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Global Logistics Focus Sept.21, 2015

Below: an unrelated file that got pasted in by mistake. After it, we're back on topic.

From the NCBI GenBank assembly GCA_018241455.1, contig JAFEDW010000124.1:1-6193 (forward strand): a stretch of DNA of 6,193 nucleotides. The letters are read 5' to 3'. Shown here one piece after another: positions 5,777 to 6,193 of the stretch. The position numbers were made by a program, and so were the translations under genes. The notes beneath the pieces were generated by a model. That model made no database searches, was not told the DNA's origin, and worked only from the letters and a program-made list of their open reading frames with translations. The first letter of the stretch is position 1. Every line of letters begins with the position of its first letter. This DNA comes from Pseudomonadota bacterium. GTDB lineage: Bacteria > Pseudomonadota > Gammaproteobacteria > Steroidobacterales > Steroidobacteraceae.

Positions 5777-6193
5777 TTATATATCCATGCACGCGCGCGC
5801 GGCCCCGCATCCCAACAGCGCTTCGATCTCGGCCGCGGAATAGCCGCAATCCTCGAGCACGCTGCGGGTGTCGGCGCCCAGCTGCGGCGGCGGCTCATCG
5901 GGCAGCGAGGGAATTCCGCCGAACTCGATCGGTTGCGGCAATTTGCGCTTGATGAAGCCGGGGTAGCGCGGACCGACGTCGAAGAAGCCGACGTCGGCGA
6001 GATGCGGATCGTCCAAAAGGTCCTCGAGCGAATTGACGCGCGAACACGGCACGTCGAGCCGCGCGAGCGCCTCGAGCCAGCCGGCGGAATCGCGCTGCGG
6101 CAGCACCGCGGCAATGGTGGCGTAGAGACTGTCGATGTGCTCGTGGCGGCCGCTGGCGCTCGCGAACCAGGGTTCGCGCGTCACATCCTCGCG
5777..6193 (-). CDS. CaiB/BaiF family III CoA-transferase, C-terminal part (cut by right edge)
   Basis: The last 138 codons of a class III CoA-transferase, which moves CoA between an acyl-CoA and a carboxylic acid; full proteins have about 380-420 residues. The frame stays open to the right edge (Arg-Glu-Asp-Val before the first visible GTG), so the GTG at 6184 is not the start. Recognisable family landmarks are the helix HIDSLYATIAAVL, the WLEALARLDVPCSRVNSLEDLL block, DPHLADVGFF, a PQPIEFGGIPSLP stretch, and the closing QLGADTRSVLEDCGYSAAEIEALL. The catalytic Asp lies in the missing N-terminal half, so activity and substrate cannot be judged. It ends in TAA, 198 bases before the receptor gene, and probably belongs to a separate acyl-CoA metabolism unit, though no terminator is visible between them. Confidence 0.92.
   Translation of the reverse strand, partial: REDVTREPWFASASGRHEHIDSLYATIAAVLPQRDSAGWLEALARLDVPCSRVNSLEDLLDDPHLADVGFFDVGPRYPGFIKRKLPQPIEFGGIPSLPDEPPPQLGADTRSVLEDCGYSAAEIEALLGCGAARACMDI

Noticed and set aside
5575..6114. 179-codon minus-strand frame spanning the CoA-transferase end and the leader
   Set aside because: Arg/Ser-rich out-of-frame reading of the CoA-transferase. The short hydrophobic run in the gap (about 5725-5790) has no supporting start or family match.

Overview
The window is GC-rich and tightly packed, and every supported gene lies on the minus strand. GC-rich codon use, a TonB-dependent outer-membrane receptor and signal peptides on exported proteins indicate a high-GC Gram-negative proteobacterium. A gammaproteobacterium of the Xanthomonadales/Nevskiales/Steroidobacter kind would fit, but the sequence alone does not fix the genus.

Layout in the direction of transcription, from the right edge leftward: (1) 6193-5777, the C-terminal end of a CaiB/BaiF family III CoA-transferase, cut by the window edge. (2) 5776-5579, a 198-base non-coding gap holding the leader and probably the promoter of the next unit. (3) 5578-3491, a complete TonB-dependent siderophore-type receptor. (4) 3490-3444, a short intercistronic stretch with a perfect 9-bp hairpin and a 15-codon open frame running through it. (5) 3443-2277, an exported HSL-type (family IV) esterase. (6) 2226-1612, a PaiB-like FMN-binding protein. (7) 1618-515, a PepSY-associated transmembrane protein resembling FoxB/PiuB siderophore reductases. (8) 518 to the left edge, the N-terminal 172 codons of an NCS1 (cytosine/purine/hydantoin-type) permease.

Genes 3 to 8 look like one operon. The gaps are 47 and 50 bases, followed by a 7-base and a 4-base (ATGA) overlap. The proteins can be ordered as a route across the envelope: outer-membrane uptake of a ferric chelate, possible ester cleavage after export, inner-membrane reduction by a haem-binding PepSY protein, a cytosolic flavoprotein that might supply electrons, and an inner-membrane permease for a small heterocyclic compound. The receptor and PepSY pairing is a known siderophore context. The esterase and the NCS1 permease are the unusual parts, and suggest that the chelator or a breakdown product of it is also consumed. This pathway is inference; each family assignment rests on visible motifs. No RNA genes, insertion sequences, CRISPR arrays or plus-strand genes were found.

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58A THE JOURNAL OF COMMERCE SEPTEMBER 21.2015 SPECIAL REPORT GLOBAL LOGISTICS FOCUS 2015 NRS Electrifies Drayage for IKEA NATIONAL RETAIL SYSTEMS, a North Bergen, New Jersey-based third-party logistics provider, is turning from the fuel pump to the electric plug, deploying a battery- powered drayage truck in Los Angeles for customer IKEA. "We're going to start by taking containers from the port to our facility in L.A., about 12 miles away, and we'll take empties back to the port," NRS Marketing Director Chris Saville said. "Eventually, we'll be hauling containers from our yard to their stores." The elec - tric truck is part of a test that could lead to expanded use of such vehicles by NRS for its shipper customer. The truck will have a 100-mile range. The truck will be among the cleanest vehicles at a port known for pioneering clean-trucks technolog y. (In addition to clean diesel trucks, natural gas trucks operate regularly in the harbor, and some trucking companies are test- ing other technologies.) After reviewing other fuels, IKEA and NRS decided the electric option "was best," Saville said. The retail cost of diesel fuel in the U.S. is 30 percent lower than at this time last year, but overall carbon-reduction goals in corporate sustainability plans are keeping alternative vehicle fuels on the table. U.S. brewer Anheuser-Busch recently changed to compressed natural gas-fueled trucks in St. Louis and Houston, and energy com- panies are still building out CNG and liquef ied natural gas distribution net- works. The NRS truck is one element of an aggressive sustainability campaign at Swedish-based IKEA, which as the 11th- largest U.S. importer of containerized goods brought 132,700 20-foot-equivalent containers to the U.S. last year. By August 2016, IKEA hopes to reduce carbon emis- sions from transportation by 20 percent compared to fiscal 2011. In 2014, IKEA reduced transportation-related carbon emissions by 12.8 percent from 2011 lev - els, compared with 10.8 percent in 2013 and 7.3 percent in 2012, the company said in its sustainability report. In some parts of the world, deliveries are made to stores using trucks powered by biogas and other alternative fuels, including CNG and LNG. At a higher level, the retailer is creating new distribution and supplier networks to more efficiently deliver goods to its distribution centers and stores and to cus- tomers. That means upgrading technology to ensure consistently efficient transporta- tion services, including home delivery to customers, the company said. IKEA also is fitting more goods into containers. UTi, Kerry Logistics Downgrade Outlook LOGISTICS PROVIDER UTI Worldwide low- ered its earnings forecast for its current fiscal year as the company reported deeper second-quarter losses caused by declining ocean and air freight volume. CEO Edward G. Feitzinger said the normal second-quar- ter forwarding growth of about 5 percent in

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